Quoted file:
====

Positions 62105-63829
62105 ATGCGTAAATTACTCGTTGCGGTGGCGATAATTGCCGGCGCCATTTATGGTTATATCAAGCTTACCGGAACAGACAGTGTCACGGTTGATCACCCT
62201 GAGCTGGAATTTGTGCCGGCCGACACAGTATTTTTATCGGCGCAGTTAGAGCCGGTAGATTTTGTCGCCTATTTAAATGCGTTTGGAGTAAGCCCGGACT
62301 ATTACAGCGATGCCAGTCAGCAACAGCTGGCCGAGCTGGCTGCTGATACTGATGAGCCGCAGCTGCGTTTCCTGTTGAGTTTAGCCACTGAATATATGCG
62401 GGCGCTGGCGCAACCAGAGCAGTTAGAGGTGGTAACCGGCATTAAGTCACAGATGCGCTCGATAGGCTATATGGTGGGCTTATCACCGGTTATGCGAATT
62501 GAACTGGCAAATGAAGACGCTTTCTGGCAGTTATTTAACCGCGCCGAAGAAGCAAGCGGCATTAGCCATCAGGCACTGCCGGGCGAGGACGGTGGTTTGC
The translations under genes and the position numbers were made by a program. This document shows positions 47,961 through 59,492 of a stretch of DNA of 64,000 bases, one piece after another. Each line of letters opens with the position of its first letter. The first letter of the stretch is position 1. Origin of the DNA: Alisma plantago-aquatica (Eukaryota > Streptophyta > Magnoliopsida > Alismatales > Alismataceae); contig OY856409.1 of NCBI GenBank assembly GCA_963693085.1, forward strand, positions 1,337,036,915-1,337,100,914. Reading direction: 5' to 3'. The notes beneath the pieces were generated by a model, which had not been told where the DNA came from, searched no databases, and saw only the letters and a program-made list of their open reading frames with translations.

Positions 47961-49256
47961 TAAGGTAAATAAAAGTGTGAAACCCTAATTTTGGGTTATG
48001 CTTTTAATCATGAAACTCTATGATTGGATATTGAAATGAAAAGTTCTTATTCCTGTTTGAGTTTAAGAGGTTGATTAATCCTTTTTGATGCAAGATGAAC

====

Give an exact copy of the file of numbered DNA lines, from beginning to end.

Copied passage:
Positions 62105-63829
62105 ATGCGTAAATTACTCGTTGCGGTGGCGATAATTGCCGGCGCCATTTATGGTTATATCAAGCTTACCGGAACAGACAGTGTCACGGTTGATCACCCT
62201 GAGCTGGAATTTGTGCCGGCCGACACAGTATTTTTATCGGCGCAGTTAGAGCCGGTAGATTTTGTCGCCTATTTAAATGCGTTTGGAGTAAGCCCGGACT
62301 ATTACAGCGATGCCAGTCAGCAACAGCTGGCCGAGCTGGCTGCTGATACTGATGAGCCGCAGCTGCGTTTCCTGTTGAGTTTAGCCACTGAATATATGCG
62401 GGCGCTGGCGCAACCAGAGCAGTTAGAGGTGGTAACCGGCATTAAGTCACAGATGCGCTCGATAGGCTATATGGTGGGCTTATCACCGGTTATGCGAATT
62501 GAACTGGCAAATGAAGACGCTTTCTGGCAGTTATTTAACCGCGCCGAAGAAGCAAGCGGCATTAGCCATCAGGCACTGCCGGGCGAGGACGGTGGTTTGC
The translations under genes and the position numbers were made by a program. This document shows positions 47,961 through 59,492 of a stretch of DNA of 64,000 bases, one piece after another. Each line of letters opens with the position of its first letter. The first letter of the stretch is position 1. Origin of the DNA: Alisma plantago-aquatica (Eukaryota > Streptophyta > Magnoliopsida > Alismatales > Alismataceae); contig OY856409.1 of NCBI GenBank assembly GCA_963693085.1, forward strand, positions 1,337,036,915-1,337,100,914. Reading direction: 5' to 3'. The notes beneath the pieces were generated by a model, which had not been told where the DNA came from, searched no databases, and saw only the letters and a program-made list of their open reading frames with translations.

Positions 47961-49256
47961 TAAGGTAAATAAAAGTGTGAAACCCTAATTTTGGGTTATG
48001 CTTTTAATCATGAAACTCTATGATTGGATATTGAAATGAAAAGTTCTTATTCCTGTTTGAGTTTAAGAGGTTGATTAATCCTTTTTGATGCAAGATGAAC